Bruckner: Symphony No. 7 [Welser-Möst/Cleveland Orchestra] Blu-ray Review
- Aspect Ratio: 1.77:1
- Video Codec: AVC/MPEG-4
- Resolution: 1080i/60
- Audio Codec: PCM 2.0 Stereo; DTS-HD Master Audio 5.1
- Subtitles: English, German
- Region: ABC (Region-Free)
- Rating: Not Rated
- Discs: 1
- Studio: Arthaus Musik
- Blu-ray Release Date: October 25, 2011
- List Price: $39.99
Click thumbnails for high-resolution 1920X1080p screen captures
(Screen captures are lightly compressed with lossy JPEG thus are meant as a general representation of the content and do not fully reveal the capabilities of the Blu-ray format)
Anton Bruckner’s Seventh Symphony, possibly his most popular symphony, can be appreciated as a memorial to his mentor and idol, Richard Wagner who died before its completion. The Wagnerian influence is unmistakeable in nearly all of the Bruckner oeuvre, characterized by flowing melodies, heavy use of brass chorales, and lengthy expositions. This particular work is in classic four movement form, with the second or Adagio being its heart and soul.
This performance by the Cleveland Orchestra, under music director Franz Welser-Möst, stems from a 2008 “high definition” film for broadcast. It was presented at Cleveland’s legendary Severance Hall, a marvelous gilded shrine to music. The orchestra has a long Brucknerian tradition, most notably under its long-time legendary director, George Szell. Welser-Möst has had a somewhat controversial tenure, although he has been extended through the 2018 season, the orchestra’s centenary. Visually and sonically, this is an impressive Blu-ray in most respects with some reservations as noted later.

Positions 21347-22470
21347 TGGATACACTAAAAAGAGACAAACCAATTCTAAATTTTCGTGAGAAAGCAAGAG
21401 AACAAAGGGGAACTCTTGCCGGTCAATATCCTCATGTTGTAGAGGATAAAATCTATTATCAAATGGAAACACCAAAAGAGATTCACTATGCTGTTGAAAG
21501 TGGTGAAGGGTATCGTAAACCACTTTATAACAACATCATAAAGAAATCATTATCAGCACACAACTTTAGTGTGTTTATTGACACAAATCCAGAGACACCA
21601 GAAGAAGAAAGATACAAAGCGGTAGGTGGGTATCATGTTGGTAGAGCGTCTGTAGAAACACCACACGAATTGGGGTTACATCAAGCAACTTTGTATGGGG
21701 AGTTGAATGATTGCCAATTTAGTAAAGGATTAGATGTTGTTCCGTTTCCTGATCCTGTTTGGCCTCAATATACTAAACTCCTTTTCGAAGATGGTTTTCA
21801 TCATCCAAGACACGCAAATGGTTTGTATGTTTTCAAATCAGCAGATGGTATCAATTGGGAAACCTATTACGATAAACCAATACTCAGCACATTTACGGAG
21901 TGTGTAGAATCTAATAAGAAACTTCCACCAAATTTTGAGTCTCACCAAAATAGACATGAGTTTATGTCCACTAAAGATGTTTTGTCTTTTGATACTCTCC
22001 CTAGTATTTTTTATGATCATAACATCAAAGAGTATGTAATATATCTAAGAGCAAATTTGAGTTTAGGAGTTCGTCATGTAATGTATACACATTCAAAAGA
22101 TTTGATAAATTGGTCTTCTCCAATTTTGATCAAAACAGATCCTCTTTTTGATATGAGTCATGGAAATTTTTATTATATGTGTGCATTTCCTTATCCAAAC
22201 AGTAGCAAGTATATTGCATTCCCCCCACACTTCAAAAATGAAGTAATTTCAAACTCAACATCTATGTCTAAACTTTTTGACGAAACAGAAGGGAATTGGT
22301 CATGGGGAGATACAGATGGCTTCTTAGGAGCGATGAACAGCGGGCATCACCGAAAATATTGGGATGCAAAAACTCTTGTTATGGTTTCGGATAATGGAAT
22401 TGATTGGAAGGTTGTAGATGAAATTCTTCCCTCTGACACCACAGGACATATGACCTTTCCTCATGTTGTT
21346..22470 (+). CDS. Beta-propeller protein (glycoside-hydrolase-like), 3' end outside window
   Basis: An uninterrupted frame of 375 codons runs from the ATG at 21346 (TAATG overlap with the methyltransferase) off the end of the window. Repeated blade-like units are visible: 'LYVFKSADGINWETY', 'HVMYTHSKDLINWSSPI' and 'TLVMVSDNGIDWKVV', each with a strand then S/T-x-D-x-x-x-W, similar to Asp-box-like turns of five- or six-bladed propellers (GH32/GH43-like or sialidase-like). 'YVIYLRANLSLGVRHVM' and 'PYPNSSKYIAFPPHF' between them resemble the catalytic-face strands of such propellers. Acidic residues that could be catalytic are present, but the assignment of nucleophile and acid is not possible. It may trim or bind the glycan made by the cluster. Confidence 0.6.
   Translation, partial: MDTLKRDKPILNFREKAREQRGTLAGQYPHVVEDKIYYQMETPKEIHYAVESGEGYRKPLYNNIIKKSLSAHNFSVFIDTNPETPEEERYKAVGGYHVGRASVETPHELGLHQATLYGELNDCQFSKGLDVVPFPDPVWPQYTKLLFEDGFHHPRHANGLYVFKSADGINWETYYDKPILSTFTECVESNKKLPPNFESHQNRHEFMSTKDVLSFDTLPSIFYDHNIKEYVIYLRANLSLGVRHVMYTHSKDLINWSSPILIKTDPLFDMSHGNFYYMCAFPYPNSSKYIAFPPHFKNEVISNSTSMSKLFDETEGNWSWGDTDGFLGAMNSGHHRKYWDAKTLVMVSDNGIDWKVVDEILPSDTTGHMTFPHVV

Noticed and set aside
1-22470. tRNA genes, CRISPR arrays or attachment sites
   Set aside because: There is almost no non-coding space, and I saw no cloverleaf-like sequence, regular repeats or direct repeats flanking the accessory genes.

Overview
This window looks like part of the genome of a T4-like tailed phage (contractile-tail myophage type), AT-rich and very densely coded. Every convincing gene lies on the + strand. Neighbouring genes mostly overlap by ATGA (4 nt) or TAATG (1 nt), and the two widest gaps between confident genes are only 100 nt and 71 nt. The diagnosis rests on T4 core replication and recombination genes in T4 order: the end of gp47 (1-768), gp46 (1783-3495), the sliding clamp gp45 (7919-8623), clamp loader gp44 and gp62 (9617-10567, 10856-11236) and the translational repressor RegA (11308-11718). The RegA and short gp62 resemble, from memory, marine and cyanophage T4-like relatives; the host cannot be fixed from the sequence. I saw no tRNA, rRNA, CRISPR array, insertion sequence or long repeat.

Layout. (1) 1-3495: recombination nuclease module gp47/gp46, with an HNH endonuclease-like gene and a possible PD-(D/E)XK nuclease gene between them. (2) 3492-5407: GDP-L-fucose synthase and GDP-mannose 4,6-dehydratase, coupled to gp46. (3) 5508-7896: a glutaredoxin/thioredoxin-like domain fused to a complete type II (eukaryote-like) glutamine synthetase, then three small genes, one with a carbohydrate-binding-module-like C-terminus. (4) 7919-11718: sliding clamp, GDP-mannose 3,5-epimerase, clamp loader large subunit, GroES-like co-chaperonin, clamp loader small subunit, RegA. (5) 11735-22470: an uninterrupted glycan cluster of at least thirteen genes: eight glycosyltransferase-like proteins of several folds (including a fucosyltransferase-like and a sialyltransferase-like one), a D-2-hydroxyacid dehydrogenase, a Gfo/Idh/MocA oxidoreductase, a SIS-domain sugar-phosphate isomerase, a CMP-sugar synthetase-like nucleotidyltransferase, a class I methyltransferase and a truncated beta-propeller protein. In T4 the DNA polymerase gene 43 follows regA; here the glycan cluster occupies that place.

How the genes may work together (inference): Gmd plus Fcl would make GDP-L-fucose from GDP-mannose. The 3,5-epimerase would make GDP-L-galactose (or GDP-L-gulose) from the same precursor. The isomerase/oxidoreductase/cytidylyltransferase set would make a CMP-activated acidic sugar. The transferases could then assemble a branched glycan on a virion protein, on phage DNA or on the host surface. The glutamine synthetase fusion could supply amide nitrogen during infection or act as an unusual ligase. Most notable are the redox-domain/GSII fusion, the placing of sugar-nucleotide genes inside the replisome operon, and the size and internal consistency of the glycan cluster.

As with previous Cleveland Orchestra broadcast Blu-rays, this is a filmed presentation. Generally it features good detail and color. However, as a film, there is recurrent artifact with rapid hand or body motion. This intrudes only on occasion, but given the plethora of fabulous HD Blu-rays from European venues, I am puzzled why this presentation approach was taken. In addition, there are episodic cutaways to the hall’s various gilt decorations, something I also noted in previous Cleveland videos of the same provenance. Fortunately, these occur to a lesser degree than in the past. Detail and color are both good but not at the current state of the art.
A somewhat distant perspective is presented, akin to back of the middle orchestra seating. Fortunately, Welser-Möst enables a good bit of the orchestral inner voices to be heard. The DTS-HD Master Audio 5.1 soundtrack features modest ambience.
There are no additional materials offered.
The Definitive Word
Bruckner symphonies are long, most lasting in 80 to 90 minute range. There is an inherent risk in performance of letting the pace droop and the pulse ebb away. For the most part, this rendition avoids this pitfall, with the exception of the Adagio which would, by Bruckner’s own hand, have benefited from better editing. There are also numerous editions of this work which differ, some more than slightly from the original in tempi and instrumental assignments. It is not specified on this disc which was chosen. Overall, this is a satisfactory if not memorable reading of this symphony that certainly does not put out of mind any of the eight that I have in my audio collection. As it is the sole BD version, prospective buyers are faced with a Hobson’s choice, either get it now, or hope that another one will appear sometime in the uncertain future. I would be more enthusiastic were it free from the above-noted motion artifacts since sonically it fits the bill.
Additional Screen Captures